There is a database maintained by state taxation and employment that any employer can see, if you've paid taxes, so I wouldn't lie about having a job. On the application, just say "left for personal reasons," or "to get another job."


YES! good advice! These places have helped me in the past.

Mostly I have found my jobs on my own.
I am 47 and have, since the age of 18, had 40 jobs.
This year I finally crossed the 5 yr mark at my current job... the previous longest time of employment was 3 yrs.
Many of my other jobs were shorter than that.
I have been:
A soldier in the Army
Oilfield worker (drilling rigs and well-service rigs)
TaxiCab driver
Ambulance driver (two paid jobs, one volunteer position)
Emergency room tech
Lab Assistant/Phlebotomist
Construction Laborer
Information Research agent
Security Guard
Commercial laundry operator
Wildland Firefighter
Teacher's Aide
PhoneBook delivery
Wilderness Survival Instructor
Horseshoer
Truck Driver
Commercial Diver/Tender
Photography Assistant
Welder
Pitman in a quick-oil change business
Machinist
and more

Having so many jobs, working for very short periods sometimes, I have always worried about getting my next job.
I have always worried about filling out those applications.

Somehow I have always been able to find work, except for one period of time when I spent several months looking with no success... I moved back to Texas and found work shoeing horses for a while.

What I can tell you from my experiences is this... attitude seems to play a big part in getting jobs for me.
I have only been fired from two jobs... one in the oilfields for not being home on time when the driller came to pick me up for work, and the other because of political and personal differences with my superiors (I was not the only one who had the same problems).

In some cases I have been able to just not mention those jobs.
In many cases I was vague about being let go and my future employer either didn't check or didn't care.
When I did mention I was fired (the second one was from an EMS job), I explained truthfully why I felt I was fired and how I had overcome the issues since.

My biggest asset is my ability to smile, act confident, speak clearly and in a mature manner, and dress myself appropriately for the job being sought.

It pays to do your homework depending on the quality of job you are seeking.
Take a look at the type of personnel they already have on staff.
Take a look at the work environment and try to envision what sort of attitude and skills the employer would like to see.
Talk their language and act confident.
Be honest. Truthfulness is a big plus and leaving all your emotional baggage at home is helpful also.
If you resent any of your former employers or co-workers, or even the type of job you did, don't let on about it.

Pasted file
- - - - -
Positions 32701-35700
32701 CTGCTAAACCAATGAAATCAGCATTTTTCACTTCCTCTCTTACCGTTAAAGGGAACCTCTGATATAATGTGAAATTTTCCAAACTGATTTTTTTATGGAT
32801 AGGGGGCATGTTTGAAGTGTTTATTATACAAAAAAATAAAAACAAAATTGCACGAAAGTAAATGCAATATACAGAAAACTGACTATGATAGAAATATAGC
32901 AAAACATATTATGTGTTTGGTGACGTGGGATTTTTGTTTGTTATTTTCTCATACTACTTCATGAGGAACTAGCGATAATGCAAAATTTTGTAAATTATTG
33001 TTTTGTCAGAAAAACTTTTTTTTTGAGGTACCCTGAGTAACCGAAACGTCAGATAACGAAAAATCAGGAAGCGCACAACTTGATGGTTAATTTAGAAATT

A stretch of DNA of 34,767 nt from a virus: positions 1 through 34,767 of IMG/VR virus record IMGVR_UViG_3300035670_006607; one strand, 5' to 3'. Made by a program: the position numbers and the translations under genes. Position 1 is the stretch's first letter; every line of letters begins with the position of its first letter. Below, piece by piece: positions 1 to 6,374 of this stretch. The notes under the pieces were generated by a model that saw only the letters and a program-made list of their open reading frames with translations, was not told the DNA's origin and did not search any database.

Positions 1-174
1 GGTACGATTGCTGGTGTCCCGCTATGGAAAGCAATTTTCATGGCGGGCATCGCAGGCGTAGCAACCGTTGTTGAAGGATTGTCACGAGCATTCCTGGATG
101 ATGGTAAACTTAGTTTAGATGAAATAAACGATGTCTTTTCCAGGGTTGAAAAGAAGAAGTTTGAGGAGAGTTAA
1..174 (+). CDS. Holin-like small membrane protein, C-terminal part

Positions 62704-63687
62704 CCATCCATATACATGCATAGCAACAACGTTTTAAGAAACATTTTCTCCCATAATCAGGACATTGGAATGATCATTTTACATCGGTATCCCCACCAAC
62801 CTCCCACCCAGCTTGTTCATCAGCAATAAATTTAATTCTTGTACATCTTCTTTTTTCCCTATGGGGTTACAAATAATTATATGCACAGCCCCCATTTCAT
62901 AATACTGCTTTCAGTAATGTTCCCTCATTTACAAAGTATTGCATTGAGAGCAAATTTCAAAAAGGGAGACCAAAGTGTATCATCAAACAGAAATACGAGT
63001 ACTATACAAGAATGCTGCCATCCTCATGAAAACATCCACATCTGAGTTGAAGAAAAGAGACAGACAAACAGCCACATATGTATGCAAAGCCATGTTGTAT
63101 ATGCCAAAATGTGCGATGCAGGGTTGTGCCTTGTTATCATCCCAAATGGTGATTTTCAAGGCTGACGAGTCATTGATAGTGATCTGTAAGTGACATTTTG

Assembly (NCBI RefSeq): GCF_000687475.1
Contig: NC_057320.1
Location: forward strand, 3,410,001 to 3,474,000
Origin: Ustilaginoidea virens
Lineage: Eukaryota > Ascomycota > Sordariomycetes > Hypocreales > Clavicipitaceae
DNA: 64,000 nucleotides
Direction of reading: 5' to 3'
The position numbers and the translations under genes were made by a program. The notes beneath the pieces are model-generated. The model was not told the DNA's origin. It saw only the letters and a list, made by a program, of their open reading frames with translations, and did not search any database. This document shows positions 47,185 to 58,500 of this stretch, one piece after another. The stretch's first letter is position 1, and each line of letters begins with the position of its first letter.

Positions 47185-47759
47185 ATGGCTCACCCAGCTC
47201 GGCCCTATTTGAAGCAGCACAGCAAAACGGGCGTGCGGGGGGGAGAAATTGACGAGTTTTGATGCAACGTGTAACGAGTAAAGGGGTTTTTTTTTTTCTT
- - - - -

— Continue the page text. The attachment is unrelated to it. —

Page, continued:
Negativity will not get you any decent jobs... in my experience, that is.

From behind the scenes, I can tell you I saw plenty of app's tossed in the round file (trash) because the person dressed 'down' - such as in messed up jeans, sloppy shirt and shoes, etc., talked trash about their former boss or just had that "I hate the world" attitude, chewed gum, seemed only concerned about their benefits from the job and not what the business would get from hiring them, etc.

Definitely check in your area for job placement help through the county or state.
Also check for Adult Schools.
In our area we have this place that will help you get training in several different fields... computers, welding, medical, etc.
Some of these may have funding to pay you a stipend while you are in training, but you have to make sure you keep up with your obligations as defined by the organization.

I hope you do well soon in your job search.
I can tell you I have been dealing with self-image issues, financial issues, and general 'how I HATE dealing with people' issues for a long time because of my ADD/HD and not understanding it.
Even though I know about it now, I still have to work hard to control my impulsive actions which have cause me to quit jobs and lose jobs in the past.

There's something out there for you... I just hope you find it.

Having a skill/certificate helps a lot too. It doesn't necessarily have to be in the field to which you are applying.
Sometimes having training shows the potential employer how smart you are, how dedicated you are to following through on things, etc.


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SusyQ
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30 Dec 2007, 10:50 pm

Pandabear's advice was great-use the transportation issue as an excuse, providing the potential employer is closer than your old ones! Also, whatever "reason for living" excuse you use, put a postive spin on it and say what you're doing to correct the problem.
I was fired from a job last year for requesting a blot on my record caused by my boss relying on subtle language to tell me I was messing up instead of telling me in plain English be removed from my record. I was working at another job at the time, and I don't intend to get another job in that field, so my family ( who came boiling to my defense when I was fired) says I can leave it off my application.
Good luck in finding another job. It must be awful to go through what you're going through.